Temperature as a Tool to Evaluate Aerobic Biodegradation in Hydrocarbon Contaminated Soil
This study evaluates the theory, and some practical aspects of using temperature measurements to assess aerobic biodegradation in hydrocarbon contaminated soil. The method provides an easily applicable alternative for quantifying the rate of biodegradation and/or evaluating the performance of in situ remediation systems. The method involves two nonintrusive procedures for measuring vertical temperature profiles down existing monitoring wells; one using a thermistor on a cable for one‐time measurements and the other using compact temperature data loggers deployed for 3‐month to 1‐year period. These vertical temperature profile measurements are used to identify the depth and lateral extent of biodegradation as well as to monitor seasonal temperature changes throughout the year. The basic theory for using temperature measurements to estimate the minimum rate of biodegradation will be developed, and used to evaluate field measurements from sites in California where biodegradation of spilled petroleum hydrocarbons is due to natural processes. Following, temperature data will be used to evaluate the relative rates of biodegradation due to natural processes and soil vapor extraction (SVE) at a former refinery site in the North‐Central United States. The results from this study show that the temperature method can be a simple, cost effective tool for assessing biodegradation in the soil, and optimizing remediation systems at a wide variety of hydrocarbon spill sites.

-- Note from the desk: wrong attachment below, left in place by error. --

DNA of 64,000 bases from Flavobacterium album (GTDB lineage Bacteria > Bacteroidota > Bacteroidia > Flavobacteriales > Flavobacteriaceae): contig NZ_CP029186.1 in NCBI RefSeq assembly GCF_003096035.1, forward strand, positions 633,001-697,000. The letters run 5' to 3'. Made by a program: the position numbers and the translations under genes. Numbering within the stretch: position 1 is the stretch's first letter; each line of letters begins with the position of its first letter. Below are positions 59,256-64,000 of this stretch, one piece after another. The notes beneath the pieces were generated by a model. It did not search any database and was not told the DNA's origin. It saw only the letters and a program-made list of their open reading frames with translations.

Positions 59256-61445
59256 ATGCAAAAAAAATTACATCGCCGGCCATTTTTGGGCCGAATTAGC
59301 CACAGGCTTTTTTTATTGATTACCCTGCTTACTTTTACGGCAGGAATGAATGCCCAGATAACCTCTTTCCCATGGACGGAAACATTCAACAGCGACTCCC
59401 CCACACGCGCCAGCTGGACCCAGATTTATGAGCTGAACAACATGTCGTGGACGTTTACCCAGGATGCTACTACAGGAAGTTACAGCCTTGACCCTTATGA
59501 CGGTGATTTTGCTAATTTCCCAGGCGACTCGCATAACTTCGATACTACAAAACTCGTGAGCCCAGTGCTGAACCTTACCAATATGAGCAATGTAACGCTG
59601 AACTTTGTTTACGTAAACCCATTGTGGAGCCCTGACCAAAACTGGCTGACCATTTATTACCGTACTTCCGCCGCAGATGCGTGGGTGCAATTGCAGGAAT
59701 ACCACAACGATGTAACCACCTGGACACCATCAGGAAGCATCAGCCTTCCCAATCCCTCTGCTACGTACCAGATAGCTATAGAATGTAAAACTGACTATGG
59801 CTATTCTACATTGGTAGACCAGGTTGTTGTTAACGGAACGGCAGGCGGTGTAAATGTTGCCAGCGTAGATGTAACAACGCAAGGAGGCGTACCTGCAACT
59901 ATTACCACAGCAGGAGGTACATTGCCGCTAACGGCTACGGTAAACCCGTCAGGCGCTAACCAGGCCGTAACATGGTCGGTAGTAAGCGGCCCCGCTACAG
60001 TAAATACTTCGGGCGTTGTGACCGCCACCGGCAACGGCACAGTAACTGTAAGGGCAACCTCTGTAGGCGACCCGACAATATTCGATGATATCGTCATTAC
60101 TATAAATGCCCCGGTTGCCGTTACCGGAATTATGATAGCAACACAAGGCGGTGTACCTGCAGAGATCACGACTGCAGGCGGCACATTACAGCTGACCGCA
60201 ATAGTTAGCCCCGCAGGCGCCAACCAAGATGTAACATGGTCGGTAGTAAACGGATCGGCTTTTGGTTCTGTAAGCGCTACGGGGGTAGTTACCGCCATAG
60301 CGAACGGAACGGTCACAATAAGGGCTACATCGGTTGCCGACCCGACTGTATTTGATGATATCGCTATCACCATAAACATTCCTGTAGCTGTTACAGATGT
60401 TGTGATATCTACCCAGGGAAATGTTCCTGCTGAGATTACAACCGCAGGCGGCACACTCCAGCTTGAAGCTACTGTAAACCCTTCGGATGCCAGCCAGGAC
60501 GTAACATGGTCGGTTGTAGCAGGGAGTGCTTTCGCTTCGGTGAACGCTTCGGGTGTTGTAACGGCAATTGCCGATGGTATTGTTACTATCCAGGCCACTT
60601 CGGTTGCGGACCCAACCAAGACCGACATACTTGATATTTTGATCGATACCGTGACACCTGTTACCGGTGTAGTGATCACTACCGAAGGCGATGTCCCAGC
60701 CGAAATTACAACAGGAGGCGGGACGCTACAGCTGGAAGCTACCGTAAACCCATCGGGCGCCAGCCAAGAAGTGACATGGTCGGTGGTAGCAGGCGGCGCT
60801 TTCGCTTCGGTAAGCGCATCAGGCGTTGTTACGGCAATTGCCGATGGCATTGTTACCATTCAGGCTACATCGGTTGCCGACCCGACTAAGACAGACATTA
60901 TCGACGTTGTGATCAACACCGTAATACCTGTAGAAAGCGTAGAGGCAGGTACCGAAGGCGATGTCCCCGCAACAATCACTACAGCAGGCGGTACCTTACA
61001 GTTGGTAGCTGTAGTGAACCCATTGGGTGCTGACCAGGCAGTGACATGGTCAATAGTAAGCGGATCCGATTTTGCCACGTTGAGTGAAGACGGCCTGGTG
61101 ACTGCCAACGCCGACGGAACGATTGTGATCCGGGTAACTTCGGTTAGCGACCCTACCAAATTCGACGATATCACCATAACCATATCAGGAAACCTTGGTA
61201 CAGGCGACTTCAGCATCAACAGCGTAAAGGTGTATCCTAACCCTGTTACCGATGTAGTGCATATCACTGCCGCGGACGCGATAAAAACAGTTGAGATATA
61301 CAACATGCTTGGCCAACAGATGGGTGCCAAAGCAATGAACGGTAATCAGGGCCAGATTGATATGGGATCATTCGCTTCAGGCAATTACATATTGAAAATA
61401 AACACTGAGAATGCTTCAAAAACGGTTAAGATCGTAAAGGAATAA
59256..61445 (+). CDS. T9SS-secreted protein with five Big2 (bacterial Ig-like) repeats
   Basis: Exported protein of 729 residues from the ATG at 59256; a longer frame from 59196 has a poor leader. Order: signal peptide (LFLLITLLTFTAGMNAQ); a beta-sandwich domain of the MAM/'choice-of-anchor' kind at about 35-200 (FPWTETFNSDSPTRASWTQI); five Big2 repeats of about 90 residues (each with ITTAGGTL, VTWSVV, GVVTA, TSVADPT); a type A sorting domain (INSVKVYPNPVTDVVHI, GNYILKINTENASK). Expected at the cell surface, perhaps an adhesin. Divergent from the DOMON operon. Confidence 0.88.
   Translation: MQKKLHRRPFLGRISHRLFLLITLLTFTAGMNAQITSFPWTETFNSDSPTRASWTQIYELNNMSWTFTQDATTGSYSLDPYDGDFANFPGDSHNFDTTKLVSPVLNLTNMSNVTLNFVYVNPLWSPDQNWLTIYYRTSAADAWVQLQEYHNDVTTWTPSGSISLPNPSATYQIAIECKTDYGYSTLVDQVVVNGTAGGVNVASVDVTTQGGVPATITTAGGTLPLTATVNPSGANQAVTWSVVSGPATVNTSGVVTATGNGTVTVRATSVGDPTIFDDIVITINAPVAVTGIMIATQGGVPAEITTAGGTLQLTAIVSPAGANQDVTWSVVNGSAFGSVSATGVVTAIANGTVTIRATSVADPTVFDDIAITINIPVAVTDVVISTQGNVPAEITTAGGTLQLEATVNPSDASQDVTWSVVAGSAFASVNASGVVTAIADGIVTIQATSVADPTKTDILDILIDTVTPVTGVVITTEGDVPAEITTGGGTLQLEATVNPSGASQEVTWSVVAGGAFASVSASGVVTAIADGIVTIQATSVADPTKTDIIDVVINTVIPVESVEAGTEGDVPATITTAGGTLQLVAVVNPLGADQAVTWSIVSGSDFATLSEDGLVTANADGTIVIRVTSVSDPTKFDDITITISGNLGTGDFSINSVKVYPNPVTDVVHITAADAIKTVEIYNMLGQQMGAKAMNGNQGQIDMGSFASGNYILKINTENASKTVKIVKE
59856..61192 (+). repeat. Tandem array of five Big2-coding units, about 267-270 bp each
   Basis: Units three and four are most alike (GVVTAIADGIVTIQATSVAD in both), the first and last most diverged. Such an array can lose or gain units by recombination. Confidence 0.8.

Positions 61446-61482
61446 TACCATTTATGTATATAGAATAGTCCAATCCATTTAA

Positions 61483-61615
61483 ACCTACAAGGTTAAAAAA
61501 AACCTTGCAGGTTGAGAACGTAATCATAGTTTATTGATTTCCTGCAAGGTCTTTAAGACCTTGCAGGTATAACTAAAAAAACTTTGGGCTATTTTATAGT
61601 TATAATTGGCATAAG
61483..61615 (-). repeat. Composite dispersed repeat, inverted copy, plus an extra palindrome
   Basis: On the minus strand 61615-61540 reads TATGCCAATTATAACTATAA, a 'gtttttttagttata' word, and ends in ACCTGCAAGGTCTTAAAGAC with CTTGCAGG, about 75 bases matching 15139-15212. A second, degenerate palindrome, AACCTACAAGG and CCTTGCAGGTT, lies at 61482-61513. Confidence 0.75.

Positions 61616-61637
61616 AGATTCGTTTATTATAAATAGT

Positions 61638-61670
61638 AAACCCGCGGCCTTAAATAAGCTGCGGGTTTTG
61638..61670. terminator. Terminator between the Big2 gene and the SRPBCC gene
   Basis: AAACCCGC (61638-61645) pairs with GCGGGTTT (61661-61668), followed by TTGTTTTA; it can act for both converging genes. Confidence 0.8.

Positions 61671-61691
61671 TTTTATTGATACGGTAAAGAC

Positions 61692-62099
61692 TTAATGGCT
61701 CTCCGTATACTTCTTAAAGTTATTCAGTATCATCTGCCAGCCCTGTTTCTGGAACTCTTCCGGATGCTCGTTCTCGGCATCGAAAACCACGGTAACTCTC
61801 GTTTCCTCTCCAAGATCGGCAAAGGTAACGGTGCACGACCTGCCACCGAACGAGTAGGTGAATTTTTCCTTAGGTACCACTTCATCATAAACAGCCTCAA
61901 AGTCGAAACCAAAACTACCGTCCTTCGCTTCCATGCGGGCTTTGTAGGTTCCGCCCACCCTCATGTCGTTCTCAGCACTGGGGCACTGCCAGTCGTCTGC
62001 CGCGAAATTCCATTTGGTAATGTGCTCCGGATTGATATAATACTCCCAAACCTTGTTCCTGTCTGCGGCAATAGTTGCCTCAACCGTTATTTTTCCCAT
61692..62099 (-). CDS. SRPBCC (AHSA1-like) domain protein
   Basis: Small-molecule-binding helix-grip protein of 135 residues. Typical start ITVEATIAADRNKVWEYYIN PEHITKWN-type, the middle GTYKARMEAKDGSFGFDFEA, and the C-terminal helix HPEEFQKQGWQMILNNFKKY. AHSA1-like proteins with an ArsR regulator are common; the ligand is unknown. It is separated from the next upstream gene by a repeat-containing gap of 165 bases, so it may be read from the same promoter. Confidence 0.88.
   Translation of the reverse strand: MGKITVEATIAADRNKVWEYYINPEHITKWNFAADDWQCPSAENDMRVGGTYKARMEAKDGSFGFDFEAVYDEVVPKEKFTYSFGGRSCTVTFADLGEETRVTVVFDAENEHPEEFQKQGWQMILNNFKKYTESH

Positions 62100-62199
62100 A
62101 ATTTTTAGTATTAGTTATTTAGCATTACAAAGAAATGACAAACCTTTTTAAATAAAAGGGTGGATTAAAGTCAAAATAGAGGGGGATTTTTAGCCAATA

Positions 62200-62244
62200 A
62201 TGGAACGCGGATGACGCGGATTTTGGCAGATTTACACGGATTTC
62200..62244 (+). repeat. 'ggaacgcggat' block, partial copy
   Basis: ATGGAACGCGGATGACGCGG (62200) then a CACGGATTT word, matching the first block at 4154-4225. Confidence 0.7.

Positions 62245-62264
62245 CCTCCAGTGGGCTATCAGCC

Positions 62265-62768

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Document Type: Research Article
Publication date: August 1, 2014